We are in the final stretch. With only two legislative days left in Georgia’s 2015 legislative session, Thursday, April 2nd will be sine die (last day).
Reentry Reforms in 2015
Last Friday both of the criminal justice reform bills we were supporting passed in the Senate. HB 310, which requires every eligible Georgian be informed of the First Offender Act passed with a vote of 33-3. HB 328 which provides a state remedy against private background checking companies that provide inaccurate information to employers passed with a vote of 45-3.
If the bills are signed by the governor they will become effective on July 1, 2015.
GJP’s Continued Legislative Advocacy:
- Restore Intent of First Offender Act
While delighted that with the passage of HB 310, Georgians eligible for the First Offender Act (FOA) will be informed of such, there are still problems with the FOA that prevent people from getting the second chance the law promises. Though successful first offenders are told the records of the case will be sealed from the public, private companies continue to report the case to employers. Also, even though the FOA says employers cannot deny employment on the basis of a successful first offender case, employers still deny applicants on the basis of a successfully completed first offender case.
In it’s most recent report, the Council on Criminal Justice Reform recommended a First Offender Study Committee to take these and other issues up in the summer of 2015. GJP will work closely with the Council and this committee to inform recommendations that will allow a real second chance under the FOA.
- Private Background Reporting
While happy the General Assembly has taken steps to regulate the private background reporting industry, there is still much to be done to ensure consistent criminal records reporting in Georgia. Over the next several months, we will work closely with the Council of Criminal Justice Reform, the Governor’s office and private background checking companies to identify viable options that will improve the accuracy and fairness of private company reporting.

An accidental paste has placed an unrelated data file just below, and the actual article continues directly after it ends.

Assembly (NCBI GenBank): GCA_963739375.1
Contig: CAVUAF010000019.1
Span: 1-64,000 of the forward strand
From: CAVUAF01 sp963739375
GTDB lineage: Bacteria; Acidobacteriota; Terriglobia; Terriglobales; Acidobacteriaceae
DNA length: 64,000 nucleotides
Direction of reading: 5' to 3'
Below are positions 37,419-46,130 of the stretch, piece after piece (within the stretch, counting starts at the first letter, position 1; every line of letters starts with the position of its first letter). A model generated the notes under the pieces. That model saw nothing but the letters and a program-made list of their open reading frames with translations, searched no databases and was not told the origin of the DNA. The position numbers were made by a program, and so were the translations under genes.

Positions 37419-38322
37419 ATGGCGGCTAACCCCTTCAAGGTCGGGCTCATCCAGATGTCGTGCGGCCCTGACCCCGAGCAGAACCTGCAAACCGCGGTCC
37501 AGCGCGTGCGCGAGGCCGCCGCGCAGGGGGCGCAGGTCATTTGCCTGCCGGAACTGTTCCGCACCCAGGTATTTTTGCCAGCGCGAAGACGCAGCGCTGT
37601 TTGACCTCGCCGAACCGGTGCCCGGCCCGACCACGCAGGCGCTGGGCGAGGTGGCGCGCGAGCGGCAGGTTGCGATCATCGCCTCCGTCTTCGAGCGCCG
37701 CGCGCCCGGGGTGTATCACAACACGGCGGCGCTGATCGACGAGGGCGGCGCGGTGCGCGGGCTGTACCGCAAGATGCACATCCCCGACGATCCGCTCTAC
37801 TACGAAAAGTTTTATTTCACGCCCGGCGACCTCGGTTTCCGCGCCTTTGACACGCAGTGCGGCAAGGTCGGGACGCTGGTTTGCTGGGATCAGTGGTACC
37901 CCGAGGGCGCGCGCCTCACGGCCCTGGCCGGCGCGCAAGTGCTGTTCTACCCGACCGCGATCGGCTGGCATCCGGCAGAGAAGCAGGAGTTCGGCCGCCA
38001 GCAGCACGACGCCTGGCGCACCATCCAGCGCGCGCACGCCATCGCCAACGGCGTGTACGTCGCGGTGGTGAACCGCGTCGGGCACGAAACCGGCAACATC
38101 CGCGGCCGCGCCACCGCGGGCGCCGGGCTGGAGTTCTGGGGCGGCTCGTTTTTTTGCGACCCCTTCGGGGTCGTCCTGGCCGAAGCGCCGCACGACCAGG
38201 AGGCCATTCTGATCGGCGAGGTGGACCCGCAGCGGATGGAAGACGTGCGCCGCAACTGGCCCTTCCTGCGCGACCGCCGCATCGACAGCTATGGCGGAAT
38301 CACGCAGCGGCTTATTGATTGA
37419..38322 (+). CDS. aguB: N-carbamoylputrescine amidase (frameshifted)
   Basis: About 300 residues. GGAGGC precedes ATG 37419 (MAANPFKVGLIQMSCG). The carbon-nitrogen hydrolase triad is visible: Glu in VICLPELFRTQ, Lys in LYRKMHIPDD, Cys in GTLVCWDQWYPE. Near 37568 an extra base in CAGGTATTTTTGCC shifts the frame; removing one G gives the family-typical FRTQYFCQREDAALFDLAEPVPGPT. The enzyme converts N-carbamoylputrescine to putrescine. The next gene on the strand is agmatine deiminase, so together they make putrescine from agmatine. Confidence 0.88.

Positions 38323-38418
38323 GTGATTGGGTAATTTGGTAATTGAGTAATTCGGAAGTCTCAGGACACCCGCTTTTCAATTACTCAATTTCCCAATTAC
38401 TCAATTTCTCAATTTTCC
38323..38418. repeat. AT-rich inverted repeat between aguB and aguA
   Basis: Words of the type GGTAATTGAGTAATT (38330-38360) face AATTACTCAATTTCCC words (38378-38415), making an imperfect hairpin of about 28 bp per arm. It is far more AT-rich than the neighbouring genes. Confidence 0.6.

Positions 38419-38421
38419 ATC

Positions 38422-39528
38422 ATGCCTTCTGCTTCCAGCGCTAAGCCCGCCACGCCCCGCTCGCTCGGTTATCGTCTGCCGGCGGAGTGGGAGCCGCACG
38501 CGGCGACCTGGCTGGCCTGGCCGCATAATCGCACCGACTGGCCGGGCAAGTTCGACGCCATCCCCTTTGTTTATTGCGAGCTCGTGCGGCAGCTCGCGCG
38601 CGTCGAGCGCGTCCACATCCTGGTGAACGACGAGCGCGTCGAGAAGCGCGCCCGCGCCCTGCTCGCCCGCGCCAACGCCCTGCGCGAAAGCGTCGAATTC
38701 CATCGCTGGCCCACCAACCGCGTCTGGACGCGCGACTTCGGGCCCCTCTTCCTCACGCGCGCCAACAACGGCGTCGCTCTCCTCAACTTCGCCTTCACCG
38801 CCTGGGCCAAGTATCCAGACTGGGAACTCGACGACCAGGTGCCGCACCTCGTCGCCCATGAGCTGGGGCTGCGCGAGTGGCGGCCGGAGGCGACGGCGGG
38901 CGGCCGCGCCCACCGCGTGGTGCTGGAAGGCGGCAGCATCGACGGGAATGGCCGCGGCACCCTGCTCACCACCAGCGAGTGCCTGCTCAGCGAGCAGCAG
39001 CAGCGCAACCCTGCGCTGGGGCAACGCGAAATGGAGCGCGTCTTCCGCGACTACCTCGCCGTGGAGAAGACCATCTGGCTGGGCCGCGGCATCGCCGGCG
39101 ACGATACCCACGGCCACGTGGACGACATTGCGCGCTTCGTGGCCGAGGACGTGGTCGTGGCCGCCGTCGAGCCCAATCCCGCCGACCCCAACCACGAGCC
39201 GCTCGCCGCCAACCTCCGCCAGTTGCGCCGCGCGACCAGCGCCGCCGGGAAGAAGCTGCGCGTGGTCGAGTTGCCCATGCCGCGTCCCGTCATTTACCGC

- Proof of Sentence Completion
A key obstacle for people with felony convictions in Georgia is establishing for others (e.g., prospective employers, landlords, lenders, and schools) that their sentences have been officially completed and they are no longer under correctional control. At least eight states (VA, NM, AZ, SD, NV, MI, WA, CA) currently provide official documentation to individuals who complete their sentence to assist with securing employment, housing and other opportunities that are necessary to lead productive lives. GJP will advocate that the new Department of Community Supervision create a sentence completion certificate for people who have fully paid their debt to society.
- Increase Pardon Value
Individuals who are pardoned by the state should not suffer a lifetime of punishment for their offense(s). Pardoned people should be able to move on with their lives and access jobs, housing and other opportunities in Georgia. Though a notation is placed on the individual’s criminal history, a pardon is of little value because its issuance does not restrict (expunge) the record, nor protect against employment, housing or other type of discrimination. Most employers and others do not place much value on a pardon because they are unsure of the expectation from the state. GJP will continue to advocate for reforms to the pardon system in Georgia that will protect those with pardons from being unreasonably denied opportunities based on their pardoned offense(s).
What Can You Do?
Thank you for all you did this session to improve reentry in Georgia! It is important that the members of the General Assembly know that while HB 310 and HB 328 were positive steps, there is still more work to be done.
Please call or email your representative and senator and thank them for supporting HB 310 and HB 328. Also share with them that people with criminal records in Georgia will continue to face significant barriers to employment and that more should be done. Let them know specifically that private background reporting is a real issue and it needs to be addressed.
Your ongoing participation has been central to our success, and we appreciate it.
Click below for previous updates from this session: